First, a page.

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Innkeeper

Liability

An innkeeper has an obligation to reasonably protect guests from injury while at the inn. This duty of reasonable care mandates vigilance in protection of the guests from foreseeable risks. The innkeeper must protect guests from injury at the hands of other guests and from assaults and negligent acts of his or her own employees. The obligation to protect guests is not met merely by warning them, but must be coupled with a policing of the premises.

An innkeeper must take reasonable care regarding the safety of the guests' property and must warn guests of any hidden dangers that can be reasonably foreseen. This duty includes making inspections to ascertain that the premises are safe. The innkeeper is liable for any injuries arising from his or her failure to comply with fire regulations. Reasonably safe means of ingress and egress must be provided.

An innkeeper is required to use reasonable care to keep the hallways, passageways, and stairways well lighted and free from obstructions or hazards. An innkeeper who furnishes appliances or furniture for the convenience of guests must maintain them in a reasonably safe condition. Similar duties are required in connection with plumbing apparatus and swimming pools.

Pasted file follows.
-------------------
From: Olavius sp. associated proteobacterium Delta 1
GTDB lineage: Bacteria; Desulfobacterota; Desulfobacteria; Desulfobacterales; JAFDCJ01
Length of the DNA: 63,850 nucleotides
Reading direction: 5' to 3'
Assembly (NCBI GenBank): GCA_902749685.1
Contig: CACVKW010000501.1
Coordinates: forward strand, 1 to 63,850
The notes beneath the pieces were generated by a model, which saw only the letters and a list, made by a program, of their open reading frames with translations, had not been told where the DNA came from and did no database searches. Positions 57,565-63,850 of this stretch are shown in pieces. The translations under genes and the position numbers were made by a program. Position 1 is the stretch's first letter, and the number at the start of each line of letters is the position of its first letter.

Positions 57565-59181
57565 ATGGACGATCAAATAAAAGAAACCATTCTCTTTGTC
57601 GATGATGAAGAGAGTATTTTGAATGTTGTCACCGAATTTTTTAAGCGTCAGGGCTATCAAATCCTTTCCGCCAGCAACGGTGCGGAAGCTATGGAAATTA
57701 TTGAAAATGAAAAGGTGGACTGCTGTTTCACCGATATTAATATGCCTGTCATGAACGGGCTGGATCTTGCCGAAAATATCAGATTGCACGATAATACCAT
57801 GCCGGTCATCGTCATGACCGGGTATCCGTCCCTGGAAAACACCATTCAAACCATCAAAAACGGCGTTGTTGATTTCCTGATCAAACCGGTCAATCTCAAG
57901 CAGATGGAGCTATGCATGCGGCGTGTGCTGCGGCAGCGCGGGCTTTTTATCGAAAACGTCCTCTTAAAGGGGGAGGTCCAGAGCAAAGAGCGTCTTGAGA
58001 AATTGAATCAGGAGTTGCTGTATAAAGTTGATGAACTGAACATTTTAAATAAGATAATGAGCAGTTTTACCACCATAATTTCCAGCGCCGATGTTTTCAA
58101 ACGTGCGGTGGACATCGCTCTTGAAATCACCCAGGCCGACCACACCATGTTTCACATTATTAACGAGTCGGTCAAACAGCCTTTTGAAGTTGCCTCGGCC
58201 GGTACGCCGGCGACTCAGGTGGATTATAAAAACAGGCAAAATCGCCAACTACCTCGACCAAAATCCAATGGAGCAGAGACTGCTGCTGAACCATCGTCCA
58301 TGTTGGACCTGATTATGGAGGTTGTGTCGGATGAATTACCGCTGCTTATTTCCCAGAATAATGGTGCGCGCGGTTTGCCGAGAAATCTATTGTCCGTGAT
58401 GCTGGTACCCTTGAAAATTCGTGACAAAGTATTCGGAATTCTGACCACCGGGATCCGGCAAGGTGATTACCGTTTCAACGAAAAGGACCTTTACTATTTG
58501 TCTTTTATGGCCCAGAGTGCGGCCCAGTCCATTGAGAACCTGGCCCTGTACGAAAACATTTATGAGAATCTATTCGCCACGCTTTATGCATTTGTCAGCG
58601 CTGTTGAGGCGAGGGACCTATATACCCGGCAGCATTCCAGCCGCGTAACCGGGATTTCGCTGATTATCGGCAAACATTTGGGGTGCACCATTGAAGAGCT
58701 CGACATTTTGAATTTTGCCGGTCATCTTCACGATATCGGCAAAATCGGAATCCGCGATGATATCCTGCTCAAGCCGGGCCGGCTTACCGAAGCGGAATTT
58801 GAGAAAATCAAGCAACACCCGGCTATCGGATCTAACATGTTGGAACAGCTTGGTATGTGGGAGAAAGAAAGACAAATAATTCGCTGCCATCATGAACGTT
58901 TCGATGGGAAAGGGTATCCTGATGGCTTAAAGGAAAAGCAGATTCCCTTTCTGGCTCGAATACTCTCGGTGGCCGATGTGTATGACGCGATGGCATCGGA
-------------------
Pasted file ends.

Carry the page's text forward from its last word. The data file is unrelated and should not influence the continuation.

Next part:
Reasonable care must be exercised by an innkeeper in the operation and maintenance of an elevator, which means that the elevator must be inspected and repaired to keep it in safe condition. The obligation to maintain the premises in a reasonably safe condition applies to windows and screens that are defective or insecurely fastened. Failure to have protective window grills or to guard air shafts located on a roof does not, however, necessarily constitute NEGLIGENCE.

The prevalent COMMON LAW view makes an innkeeper liable as an insurer for all PERSONAL PROPERTY brought by the guest to the inn that is lost through the innkeeper's fault. There is no liability, however, if the guest assumes the entire and exclusive care, control, and possession of his or her property. State laws have been enacted with respect to the liability of innkeepers for the property of their guests. Generally the statutes modify the common law by limiting the innkeeper's liability to a specified amount and by requiring deposit of valuables. Guests must have notice of any limitations of the innkeeper's liability.

Additional topics

Law Library - American Law and Legal InformationFree Legal Encyclopedia: Indirect evidence to Internal Revenue CodeInnkeeper - Compensation, Liability